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The Government has announced a new £95million funding boost into research and development of “the super-materials of the future”, which he believe is the key to accelerating the UK’s growth. Grant Shapps, the Business Secretary unveiled the funding, which will be delivered to the Henry Royce Institute, headquartered in Manchester, for research and innovation in advanced materials. These materials, which include biomaterials, smart materials and nano-engineered materials, are ones that possess unique properties enabling superior performance to their traditional counterparts and are critical in a wide range of industries including health, transport, energy, electronics and utilities.
Yesterday, Mr Shapps visited the Royce Institute as part of his first official trip as Business Secretary. Here, he stressed his “strong belief” that research and development was a critical way to boost the country’s economic growth.
This funding boost was awarded through the Engineering and Physical Sciences Research Council (EPSRC) and cements the UK’s position as a leader in the global advanced materials research sector.
The Government’s support will go towards activities including 3D bioprinting for healthcare uses such as tissue engineering in regenerative medicine, turning waste materials into sustainable plastics, and new materials to enable quantum technologies.
One of the projects, which involves both researchers and industry, is involved in the study of how Zirconium alloy insulation can improve the safety and cost-efficiency of highly radioactive fuel used in nuclear reactors as well as reduce their carbon emissions.
The Department for Business, Energy and Industrial Strategy noted that this technology could be essential to the success of Britain’s future nuclear fleet, which the Government aims to ramp up as part of its Energy Security strategy.
Speaking during a visit to the Institute, based at The University of Manchester, Mr Shapps said: “R&D investment is a critical way to turbocharge Britain’s growth.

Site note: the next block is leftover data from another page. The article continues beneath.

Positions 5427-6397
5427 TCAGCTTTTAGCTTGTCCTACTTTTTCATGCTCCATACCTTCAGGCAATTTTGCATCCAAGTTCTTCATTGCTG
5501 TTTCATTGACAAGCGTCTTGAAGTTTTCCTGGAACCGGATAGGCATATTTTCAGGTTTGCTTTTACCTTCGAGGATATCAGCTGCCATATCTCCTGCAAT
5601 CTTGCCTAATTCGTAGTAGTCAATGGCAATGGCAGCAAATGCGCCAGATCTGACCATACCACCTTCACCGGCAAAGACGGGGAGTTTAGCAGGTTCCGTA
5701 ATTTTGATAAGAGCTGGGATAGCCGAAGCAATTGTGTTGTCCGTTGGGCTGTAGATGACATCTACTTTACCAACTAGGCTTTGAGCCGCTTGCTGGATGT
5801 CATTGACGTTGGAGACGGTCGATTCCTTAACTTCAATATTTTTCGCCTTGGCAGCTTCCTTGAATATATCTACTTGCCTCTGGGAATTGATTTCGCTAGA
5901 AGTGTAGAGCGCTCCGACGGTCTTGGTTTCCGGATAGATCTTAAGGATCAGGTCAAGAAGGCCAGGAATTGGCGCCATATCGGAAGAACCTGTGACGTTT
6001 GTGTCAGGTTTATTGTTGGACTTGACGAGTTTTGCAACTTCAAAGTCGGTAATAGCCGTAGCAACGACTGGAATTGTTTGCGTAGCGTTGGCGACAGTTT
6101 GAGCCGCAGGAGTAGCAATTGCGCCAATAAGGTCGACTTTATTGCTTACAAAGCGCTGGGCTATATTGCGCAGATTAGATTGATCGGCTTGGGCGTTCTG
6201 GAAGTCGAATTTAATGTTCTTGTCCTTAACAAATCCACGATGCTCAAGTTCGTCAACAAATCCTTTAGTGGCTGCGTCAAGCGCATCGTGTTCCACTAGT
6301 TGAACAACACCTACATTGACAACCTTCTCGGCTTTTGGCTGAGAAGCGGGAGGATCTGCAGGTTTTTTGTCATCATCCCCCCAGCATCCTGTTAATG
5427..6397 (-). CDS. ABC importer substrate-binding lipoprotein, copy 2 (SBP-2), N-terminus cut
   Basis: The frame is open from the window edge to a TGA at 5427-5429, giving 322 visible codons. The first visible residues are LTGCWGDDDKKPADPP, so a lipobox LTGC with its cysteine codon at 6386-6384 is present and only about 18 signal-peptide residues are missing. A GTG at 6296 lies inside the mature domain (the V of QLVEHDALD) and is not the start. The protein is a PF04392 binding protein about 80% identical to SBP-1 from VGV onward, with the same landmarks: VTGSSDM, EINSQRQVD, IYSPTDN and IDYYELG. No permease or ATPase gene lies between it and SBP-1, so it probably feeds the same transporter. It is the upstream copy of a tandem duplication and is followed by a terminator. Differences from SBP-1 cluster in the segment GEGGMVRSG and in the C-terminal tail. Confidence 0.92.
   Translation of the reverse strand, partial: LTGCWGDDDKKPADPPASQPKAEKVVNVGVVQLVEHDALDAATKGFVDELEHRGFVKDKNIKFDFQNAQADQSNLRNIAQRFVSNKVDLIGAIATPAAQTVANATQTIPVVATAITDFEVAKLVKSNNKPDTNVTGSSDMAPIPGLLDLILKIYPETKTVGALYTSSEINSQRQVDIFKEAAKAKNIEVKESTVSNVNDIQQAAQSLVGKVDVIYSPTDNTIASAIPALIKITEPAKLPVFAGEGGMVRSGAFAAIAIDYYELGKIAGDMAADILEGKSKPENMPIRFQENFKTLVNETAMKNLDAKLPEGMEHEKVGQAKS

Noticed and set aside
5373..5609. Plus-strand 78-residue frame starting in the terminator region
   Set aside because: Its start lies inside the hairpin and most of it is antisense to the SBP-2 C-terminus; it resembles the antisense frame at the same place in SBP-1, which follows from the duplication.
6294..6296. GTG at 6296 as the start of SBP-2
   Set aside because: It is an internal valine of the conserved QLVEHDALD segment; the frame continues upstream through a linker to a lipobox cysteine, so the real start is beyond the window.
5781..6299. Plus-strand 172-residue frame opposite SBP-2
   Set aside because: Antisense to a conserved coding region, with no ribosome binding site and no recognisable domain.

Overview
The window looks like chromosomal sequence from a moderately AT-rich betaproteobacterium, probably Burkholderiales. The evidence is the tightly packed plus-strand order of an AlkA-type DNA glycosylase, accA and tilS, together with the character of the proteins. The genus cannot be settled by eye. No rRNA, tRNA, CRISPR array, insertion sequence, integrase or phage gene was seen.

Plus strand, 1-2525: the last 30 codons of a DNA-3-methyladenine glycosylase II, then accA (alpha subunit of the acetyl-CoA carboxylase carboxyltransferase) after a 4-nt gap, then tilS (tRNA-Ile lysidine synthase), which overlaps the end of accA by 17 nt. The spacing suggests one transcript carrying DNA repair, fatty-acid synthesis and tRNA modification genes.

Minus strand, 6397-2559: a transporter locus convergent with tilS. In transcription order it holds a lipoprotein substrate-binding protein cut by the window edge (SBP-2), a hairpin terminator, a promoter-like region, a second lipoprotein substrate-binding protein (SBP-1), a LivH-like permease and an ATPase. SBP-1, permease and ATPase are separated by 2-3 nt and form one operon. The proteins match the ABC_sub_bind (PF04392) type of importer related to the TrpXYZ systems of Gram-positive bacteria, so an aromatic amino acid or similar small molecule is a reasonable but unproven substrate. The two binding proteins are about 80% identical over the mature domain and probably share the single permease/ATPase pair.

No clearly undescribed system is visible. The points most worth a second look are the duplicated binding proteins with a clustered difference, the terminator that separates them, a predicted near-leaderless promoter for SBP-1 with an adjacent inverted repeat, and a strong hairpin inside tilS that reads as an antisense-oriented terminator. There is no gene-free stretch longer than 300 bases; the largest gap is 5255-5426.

“Growing an economy fit for the future means harnessing the full potential of advanced materials, making science fiction a reality by supporting projects from regenerative medicine to robots developing new recycling capabilities, right across the country – including here in the heart of Manchester.
“Today’s £95million investment will do just that, bringing together the brightest minds across our businesses and institutions to help future-proof sectors from healthcare to nuclear energy.”
Another project is looking to “revolutionise” how the UK uses and reuses the 35,000 tonnes of titanium it imports to use as lightweight alloys for more efficient vehicles.
90 percent of the titanium imported is wasted during the manufacturing process, and researchers are now looking at ways to reuse the metal, thus cutting costs and waste.
The funding announced this week will advance the Royce Institute’s work to support early-stage research in these materials by providing financial backing, access to research facilities, and opportunities for collaboration between businesses and researchers.
The institute was formed in 2015 with the help of a £235million Government investment through the EPSRC. Since then, Royce has collaborated with 295 UK SMEs and industry users and facilitated 350 collaborations between academia and industry.
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TBC Professor David Knowles, Royce CEO said: “Royce and its Partners across the UK, along with the advanced materials community, is very pleased to be able to confirm this Phase ll EPSRC funding.
“Innovation in advanced materials underpins a wider range of our industrial sectors and is fundamental to our economic growth. Our Partnership offers a unique combination of materials science expertise, state-of-the-art laboratories and fantastic collaboration spaces for the advanced materials community.
“As we enter our Phase ll operations we are focused now, more than ever, on working with the community to identify the key challenges and opportunities ahead of us, and supporting the translation of innovative research into the viable products and systems needed to ensure a sustainable future for us all.”
EPSRC Executive Chair Professor Dame Lynn Gladden said: “Advanced materials are crucial to driving growth across our key industries, from energy and transport to health, and ensuring they are sustainable for the future.
“This funding will build on the success of the Henry Royce Institute so far, to unleash the potential of this transformative technology for the benefit of the economy and the environment.”
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